FIG. 1 is a top side elevation showing apparatus incorporating the invention;

FIG. 2 is a frontal elevation on lines 2--2 of FIG. 1;

FIG. 3 is a section on lines 3--3 of FIG. 2;

FIG. 4 is a section on lines 4--4 of FIG. 2; and

FIG. 5 is a view like FIG. 2, showing a modification.

DETAILED DESCRIPTION

In FIGS. 1-3, first electrical conductor means is provided to have first tips spaced therealong, and in a first row, to dispense positive ions in response to first voltage application to the first conductor means. In these views, the first tips 10a are typically formed by electrically conductive needles 10 extending parallel to one another in a first row. High voltage is supplied to the needles 10 from a conductor such as a cable 11 sidewardly located and projecting from the needle support body 12 and extending to a positive voltage source 13. FIGS. 3 and 4 show the cable 11 as having an electrically conductive core 14, and insulative sheath 15 thereon. The needles are pressed into the cable to fully and sidewardly contact the core. The needles typically project through the cable, as shown.

Second electrical conductor means is also provided to have second tips spaced therealong, and in a second row to dispense negative ions in response to second voltage application to the second conductor means. As illustrated for example, the second tips 20a are typically formed by electrically conductive needles 20 extending parallel to one another in a second row. The row of needles 10 is generally parallel to row 20 for best results. High voltage is supplied to the needles 20 from a second conductor such as cable 21 projecting from body 12 and extending to a negative voltage source 23. Cable 21 has a construction like cable 11, and the needles 20 project through cable 21 in the same manner that needles 10 project through cable 11. Cables 11 and 21 are flexible so as to turn and extend about corners, outside the bar.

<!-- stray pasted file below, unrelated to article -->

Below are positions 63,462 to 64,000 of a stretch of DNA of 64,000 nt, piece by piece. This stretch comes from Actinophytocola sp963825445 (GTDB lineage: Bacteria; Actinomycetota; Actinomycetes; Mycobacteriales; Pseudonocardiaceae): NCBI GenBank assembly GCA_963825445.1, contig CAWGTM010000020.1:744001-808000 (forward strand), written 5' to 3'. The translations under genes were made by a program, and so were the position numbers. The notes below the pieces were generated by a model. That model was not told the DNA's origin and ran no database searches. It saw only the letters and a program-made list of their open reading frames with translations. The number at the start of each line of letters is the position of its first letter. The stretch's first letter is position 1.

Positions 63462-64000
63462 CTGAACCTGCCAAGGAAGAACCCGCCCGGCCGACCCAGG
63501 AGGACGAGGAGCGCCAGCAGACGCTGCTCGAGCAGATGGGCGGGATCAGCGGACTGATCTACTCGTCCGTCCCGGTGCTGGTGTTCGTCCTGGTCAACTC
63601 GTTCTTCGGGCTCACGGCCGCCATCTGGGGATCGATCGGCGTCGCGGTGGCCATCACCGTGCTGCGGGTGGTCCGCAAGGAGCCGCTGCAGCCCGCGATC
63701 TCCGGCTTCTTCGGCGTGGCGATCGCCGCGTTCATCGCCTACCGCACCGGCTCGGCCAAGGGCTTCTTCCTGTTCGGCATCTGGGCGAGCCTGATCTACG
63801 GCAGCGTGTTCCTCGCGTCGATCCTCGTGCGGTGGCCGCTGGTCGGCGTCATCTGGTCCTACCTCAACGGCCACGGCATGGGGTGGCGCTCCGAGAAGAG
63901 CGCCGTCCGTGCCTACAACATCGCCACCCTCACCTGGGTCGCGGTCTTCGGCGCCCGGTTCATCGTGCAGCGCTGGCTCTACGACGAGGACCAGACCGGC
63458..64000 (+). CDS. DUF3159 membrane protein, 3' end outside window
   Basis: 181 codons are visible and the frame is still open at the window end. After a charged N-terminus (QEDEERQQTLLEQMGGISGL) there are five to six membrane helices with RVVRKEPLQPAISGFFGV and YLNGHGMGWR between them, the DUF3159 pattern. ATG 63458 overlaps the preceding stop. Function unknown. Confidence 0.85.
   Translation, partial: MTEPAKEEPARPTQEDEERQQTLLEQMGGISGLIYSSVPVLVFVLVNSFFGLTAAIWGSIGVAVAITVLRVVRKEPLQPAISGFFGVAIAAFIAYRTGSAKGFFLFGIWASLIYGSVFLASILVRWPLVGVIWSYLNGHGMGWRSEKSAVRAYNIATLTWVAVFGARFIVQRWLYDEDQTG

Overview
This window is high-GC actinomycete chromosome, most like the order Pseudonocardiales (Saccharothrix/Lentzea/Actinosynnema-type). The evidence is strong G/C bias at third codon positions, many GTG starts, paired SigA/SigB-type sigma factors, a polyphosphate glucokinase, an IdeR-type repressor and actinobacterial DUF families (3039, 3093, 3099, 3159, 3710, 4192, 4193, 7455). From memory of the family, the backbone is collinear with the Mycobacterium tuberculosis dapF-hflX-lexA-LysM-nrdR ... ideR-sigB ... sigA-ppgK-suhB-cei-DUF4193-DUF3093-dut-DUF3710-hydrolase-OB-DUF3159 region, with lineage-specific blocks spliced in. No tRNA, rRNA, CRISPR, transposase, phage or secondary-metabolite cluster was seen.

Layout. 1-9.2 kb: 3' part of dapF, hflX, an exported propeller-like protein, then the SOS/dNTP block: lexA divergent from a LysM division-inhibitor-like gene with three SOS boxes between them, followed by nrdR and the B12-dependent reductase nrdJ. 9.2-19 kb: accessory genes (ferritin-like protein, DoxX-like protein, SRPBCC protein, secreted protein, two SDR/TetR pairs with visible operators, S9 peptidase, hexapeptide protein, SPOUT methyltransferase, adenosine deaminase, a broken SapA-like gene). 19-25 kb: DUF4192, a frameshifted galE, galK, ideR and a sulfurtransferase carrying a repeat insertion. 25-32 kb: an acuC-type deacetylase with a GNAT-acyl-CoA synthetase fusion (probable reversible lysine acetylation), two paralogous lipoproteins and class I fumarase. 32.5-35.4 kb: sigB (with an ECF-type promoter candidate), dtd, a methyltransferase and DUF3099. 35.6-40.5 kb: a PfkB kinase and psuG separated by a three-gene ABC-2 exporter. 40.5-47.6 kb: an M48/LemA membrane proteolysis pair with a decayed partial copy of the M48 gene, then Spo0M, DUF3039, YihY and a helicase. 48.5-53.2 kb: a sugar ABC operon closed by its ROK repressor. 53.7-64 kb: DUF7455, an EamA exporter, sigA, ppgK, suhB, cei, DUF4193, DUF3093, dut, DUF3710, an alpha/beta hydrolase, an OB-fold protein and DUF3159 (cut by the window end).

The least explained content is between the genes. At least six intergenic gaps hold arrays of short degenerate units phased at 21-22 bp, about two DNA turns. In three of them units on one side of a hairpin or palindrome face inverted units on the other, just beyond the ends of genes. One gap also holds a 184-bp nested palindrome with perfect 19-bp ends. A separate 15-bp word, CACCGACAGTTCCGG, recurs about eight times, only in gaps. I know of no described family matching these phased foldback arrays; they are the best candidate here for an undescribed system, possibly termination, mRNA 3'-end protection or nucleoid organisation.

The voltage sources 13 and 23 may supply voltages such that positive voltage between 1,000 and 100,000 volts DC is supplied at tips 10a, and an approximately equal but negative voltage between -1,000 and -100,000 volts DC is supplied at tips 20a, and at the same time or approximately so. A usable voltage source is disclosed in U.S. Pat. No. 3,308,344.